Hello my name is Aureja, thats pronounced o-ray-ya not orayja, orayua or aurora, as many assume. Well, they guess, but fail. Anyway, how are you? That’s probably my question since I’m not good at forming questions on the spot. How do you feel? How do you know exactly what that feeling is? Yes we title for emotions like joy and sadness, but how do we know our joy is the same to someone else’s joy? How did people explain those feelings when agreeing on what to call it? Are there emotions we have yet to discover? How would we know that it is indeed an emotion with no title instead of just a variation of something already existing? I don’t know if that makes any sense but hey, I tried. Thank you for reading, I hope it was legible.

Philosopher's reply

Dear Aureja,

Thank you so much for your questions about emotions.

I don’t think we’ll ever know whether someone else’s joy feels exactly like our own. We just infer that another person is feeling joy when he or she flings out her arms and smiles up at the sky, or laughs and dances a jig, or does any one of the many other things that we interpret as joyful behaviour. Whatever generally moves someone to do those things is that person’s feeling of joy, whether or not it feels like ours.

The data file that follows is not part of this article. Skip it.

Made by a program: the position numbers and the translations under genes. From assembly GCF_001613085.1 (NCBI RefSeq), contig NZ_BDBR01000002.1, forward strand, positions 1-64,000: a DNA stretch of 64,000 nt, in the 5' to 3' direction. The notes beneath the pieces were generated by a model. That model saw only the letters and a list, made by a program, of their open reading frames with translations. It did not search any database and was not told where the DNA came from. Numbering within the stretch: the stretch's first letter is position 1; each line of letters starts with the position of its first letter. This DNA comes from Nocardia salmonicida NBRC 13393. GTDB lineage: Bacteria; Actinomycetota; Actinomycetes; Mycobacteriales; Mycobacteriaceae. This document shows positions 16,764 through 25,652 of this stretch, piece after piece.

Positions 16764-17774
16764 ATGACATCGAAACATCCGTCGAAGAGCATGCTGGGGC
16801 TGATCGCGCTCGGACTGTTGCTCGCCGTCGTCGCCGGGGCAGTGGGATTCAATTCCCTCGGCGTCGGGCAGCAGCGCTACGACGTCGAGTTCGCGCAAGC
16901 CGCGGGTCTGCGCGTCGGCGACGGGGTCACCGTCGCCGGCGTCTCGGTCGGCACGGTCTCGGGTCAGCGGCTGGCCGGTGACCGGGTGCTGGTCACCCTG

But it turns out that “joyful behaviour” is not the same in every culture: different cultures have different ways of expressing emotion. (After all, some cultures don’t dance jigs.) So how do we know which behaviour is “joyful” behaviour in another culture? We’ll have to look at how they behave in situations that typically elicit joy – say, the birth of their first child, or winning the lottery.

Then again, different cultures regard different situations as occasions for joy. (Maybe the birth of a boy is an occasion for disappointment.)

All of these questions are about what philosophers call “radical interpretation” – the difficulty of reading other people’s minds.

Will we discover new emotions? Well, the Ancient Romans had no name for Schadenfreude; the Danish speak of hygge, which can’t be precisely translated into English; in Papua New Guinea, the word awumbuk refers to the feeling of emptiness in a room after visitors depart. Were these emotions discovered? I’d be inclined to say that they were invented.

Best wishes, David Velleman

Philosopher's profile

David Velleman

New York University, USA
Website

Murdoch's reflections on love as "an exercise of justice and realism and *really looking*" have been essential to my writing on "love as a moral emotion".

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